By guest author, Dani Johnson,VP, L&D Research, Bersin by Deloitte, Deloitte Consulting LLP
Our jobs as L&D professionals was easier 10 years ago. Information flowed from the top of the organization to the bottom. Managers and facilitators had the most information, which they then imparted to employees like benevolent overlords. But that is no longer true. Technology and frustratingly self-sufficient learners often means that employees know more than facilitators or managers on a given subject.
Over the past six months or so, we, the L&D research team at Bersin by Deloitte, Deloitte Consulting LLP, have been floating an idea. Our hypothesis is that traditional ways of developing employees should change radically and L&D functions need to pivot if they want to remain valid. We’re calling the idea Invisible L&D. What do we mean by invisible L&D? The rough definition we have come up with so far is:
An L&D approach to developing the workforce by enabling and assisting learning throughout the organization, wherever and whenever it happens.
This new approach involves shifting mindsets in at least four key ways, outlined in the graphic below.
Source: Bersin by Deloitte, Deloitte Consulting LLP 2016
Let’s briefly look at each.
In your face vs. Stealth
First, and sometimes most challenging for L&D, invisible L&D organizations are moving away from a very visible role to one that better blends into the background. While this has been unsettling for many L&D professionals, those that have done it successfully note that they have more influence and impact on the business as a whole.
From Creating to Enabling
For many L&D departments, creating great programs and then facilitating and delivering those programs is the main focus of their organization. While we have seen the time allocated to these activities decrease across the board in recent years, they remain a primary focus.
However, increasingly, organizations we speak with consider these tasks only a portion of their job. They choose to focus instead on enabling learning wherever it is occurring. This may include activities such as:
- Identifying how employees are already developing and then enabling whatever technology or content that involves
- Partnering with other human capital functions, as well as line managers, to ensure that experience-type learning is happening
- Ensuring that systems and processes make it easy to find expertise in the organization and don’t hinder communication
Changing business needs and learner wants are stretching L&D organizations thin. Changing focus from creating and delivering content to enabling learning empowers the organization and takes advantages of additional resources.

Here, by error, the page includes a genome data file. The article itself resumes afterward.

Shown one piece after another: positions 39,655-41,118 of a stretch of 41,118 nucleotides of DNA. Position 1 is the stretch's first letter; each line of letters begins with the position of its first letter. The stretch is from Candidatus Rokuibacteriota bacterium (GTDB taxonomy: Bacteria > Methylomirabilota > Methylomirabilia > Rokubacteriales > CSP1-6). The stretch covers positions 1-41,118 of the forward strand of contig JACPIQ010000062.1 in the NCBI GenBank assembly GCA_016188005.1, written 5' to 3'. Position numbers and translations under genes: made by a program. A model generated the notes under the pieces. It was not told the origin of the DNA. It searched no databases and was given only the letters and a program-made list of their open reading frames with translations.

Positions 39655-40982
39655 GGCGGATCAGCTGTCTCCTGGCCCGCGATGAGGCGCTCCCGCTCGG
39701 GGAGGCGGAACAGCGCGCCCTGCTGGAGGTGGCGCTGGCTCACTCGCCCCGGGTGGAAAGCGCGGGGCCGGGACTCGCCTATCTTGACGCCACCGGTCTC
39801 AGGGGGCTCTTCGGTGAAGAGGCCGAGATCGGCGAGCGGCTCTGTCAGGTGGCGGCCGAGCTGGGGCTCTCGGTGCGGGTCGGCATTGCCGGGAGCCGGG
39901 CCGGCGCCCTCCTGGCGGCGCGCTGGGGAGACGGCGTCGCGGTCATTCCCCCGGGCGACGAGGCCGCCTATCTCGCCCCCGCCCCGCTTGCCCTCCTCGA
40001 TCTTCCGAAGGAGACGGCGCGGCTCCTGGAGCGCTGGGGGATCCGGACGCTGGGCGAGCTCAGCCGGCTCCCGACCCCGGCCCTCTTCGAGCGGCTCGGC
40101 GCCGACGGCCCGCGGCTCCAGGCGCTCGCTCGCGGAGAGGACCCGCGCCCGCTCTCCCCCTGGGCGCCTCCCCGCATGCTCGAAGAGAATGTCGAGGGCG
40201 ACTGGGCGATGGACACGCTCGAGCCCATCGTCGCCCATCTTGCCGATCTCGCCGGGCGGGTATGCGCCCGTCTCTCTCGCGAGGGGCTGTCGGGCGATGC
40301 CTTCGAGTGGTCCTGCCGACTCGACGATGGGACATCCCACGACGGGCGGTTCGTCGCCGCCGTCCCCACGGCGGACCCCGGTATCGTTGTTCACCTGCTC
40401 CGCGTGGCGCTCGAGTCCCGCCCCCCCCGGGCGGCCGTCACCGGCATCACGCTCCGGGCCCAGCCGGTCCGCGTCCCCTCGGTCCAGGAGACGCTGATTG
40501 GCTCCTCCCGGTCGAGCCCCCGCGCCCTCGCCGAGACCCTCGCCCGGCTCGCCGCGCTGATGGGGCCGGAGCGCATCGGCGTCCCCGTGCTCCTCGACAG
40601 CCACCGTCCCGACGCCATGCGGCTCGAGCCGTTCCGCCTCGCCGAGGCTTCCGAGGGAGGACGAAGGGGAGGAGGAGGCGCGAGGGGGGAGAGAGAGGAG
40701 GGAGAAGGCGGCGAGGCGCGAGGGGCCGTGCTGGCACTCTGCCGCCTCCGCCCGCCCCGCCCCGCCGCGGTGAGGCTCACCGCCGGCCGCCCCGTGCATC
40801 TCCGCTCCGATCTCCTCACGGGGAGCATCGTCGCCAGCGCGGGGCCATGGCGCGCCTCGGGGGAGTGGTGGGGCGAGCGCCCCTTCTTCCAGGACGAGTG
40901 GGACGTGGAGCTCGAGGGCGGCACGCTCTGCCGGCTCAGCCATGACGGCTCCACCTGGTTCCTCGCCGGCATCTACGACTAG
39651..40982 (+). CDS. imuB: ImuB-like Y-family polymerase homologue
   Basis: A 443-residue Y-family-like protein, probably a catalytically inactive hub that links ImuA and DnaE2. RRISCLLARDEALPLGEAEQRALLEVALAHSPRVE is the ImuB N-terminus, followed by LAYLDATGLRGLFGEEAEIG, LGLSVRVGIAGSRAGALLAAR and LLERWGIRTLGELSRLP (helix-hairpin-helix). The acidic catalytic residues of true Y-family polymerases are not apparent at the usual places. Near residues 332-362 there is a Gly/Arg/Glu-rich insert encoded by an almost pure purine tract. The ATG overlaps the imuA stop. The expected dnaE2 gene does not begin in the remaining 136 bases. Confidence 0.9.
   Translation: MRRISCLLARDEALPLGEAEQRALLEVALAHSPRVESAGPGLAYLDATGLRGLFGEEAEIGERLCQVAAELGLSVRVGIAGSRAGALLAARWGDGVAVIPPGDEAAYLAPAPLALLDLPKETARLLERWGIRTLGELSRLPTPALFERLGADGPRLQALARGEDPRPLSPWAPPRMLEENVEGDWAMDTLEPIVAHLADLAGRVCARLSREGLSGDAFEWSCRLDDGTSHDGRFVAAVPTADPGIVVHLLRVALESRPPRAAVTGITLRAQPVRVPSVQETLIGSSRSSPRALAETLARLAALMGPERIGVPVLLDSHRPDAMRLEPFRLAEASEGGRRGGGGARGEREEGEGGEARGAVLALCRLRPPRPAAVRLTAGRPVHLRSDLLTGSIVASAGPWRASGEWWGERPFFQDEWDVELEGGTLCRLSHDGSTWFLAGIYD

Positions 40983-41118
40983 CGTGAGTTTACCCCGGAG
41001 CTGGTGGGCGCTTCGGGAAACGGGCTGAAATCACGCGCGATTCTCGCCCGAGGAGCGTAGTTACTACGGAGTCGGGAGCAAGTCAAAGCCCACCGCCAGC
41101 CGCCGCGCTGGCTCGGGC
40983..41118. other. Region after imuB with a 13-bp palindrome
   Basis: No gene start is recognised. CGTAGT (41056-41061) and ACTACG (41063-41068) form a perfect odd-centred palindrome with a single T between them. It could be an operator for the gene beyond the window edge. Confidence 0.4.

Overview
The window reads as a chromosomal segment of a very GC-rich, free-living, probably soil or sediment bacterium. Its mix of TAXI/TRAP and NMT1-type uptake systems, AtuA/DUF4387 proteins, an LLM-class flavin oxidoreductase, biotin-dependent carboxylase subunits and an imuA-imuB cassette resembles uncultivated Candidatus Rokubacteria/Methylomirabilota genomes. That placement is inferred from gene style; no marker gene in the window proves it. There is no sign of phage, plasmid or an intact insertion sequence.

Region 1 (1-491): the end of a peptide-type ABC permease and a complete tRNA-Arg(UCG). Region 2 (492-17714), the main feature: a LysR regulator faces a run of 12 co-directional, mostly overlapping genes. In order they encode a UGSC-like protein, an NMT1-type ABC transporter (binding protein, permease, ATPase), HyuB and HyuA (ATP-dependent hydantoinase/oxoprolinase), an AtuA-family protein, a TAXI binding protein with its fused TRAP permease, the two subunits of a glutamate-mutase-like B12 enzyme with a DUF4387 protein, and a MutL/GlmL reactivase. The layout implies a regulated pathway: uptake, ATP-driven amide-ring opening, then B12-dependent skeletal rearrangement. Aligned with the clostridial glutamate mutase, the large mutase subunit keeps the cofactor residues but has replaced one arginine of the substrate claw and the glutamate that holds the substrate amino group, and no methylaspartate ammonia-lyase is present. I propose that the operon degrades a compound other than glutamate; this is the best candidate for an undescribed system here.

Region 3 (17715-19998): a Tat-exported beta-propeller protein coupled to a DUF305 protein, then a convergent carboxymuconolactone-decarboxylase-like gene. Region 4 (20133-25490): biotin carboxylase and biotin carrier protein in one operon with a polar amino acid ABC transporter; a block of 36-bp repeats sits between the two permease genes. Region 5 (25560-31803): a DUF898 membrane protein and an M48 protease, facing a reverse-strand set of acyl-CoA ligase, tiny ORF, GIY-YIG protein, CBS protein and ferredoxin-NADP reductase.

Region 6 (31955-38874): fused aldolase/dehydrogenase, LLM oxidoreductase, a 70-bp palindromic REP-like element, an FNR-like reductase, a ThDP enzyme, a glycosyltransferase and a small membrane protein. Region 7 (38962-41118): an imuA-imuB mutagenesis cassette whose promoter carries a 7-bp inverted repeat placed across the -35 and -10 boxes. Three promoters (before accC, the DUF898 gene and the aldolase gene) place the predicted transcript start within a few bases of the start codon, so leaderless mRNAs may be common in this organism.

From Programmatic to Systemic
Thinking about L&D systemically instead of programmatically means taking into account the entire employee experience, not just the experience they have with one course or interaction. For example, ask yourself:
- How are employees finding the information they need and how can we make that easier, or integrate it into existing systems and processes?
- How are employees sharing information, and how can we make that a better overall process?
- How do we identify who has expertise in the organization, and how can we leverage those people to enable learning?
- How can we simplify processes and systems so that things don’t need to be learned?
Moving from systemic to programmatic also requires closer collaboration with all areas in the organization that affect employee experience – from front line managers to the IT department.
Event-based vs. Infrastructure-based
For years, the building block of learning has been the course. This must change. Invisible L&D organizations take a more holistic and continuous approach to employee development, and in essence, they’re trying to build L&D into the light sockets. Wherever employees go, they will see tools, systems, processes, information, platforms, networks, etc., that are being powered with L&D.
When most of us think of infrastructure, we think about technology – and that definitely plays a part. But infrastructure-based thinking goes beyond just the technology being used. L&D organizations, in cooperation with the organization at large, are building infrastructures to support a learning culture.
There you have it. In the next few months, you’ll be hearing much more from us on invisible L&D. In the meantime, and to continue to help us shape the idea, we would love to hear from you. What do you think of our hypothesis? What is your organization doing to enable Invisible L&D? We welcome any feedback!
About The Author: Thanks to our guest contributor, Dani Johnson. Dani is the Vice President of Learning & Development Research at Bersin by Deloitte, Deloitte Consulting LLP, and has spent the majority of her career writing about, conducting research in, designing, and consulting on human capital practices and the evolving L&D function. Dani led the Human Resource Competency Study with the University of Michigan and six other professional organizations around the world, which resulted in her coauthoring the book, HR Competencies: Mastery at the Intersection of People and Business. Some of her other ideas can be found in publications such as HR Magazine, Employment Relations Today, and The Human Factor. Dani holds a master of business administration and a master of science in Mechanical Engineering from Brigham Young University.
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Photo credits: Pixabay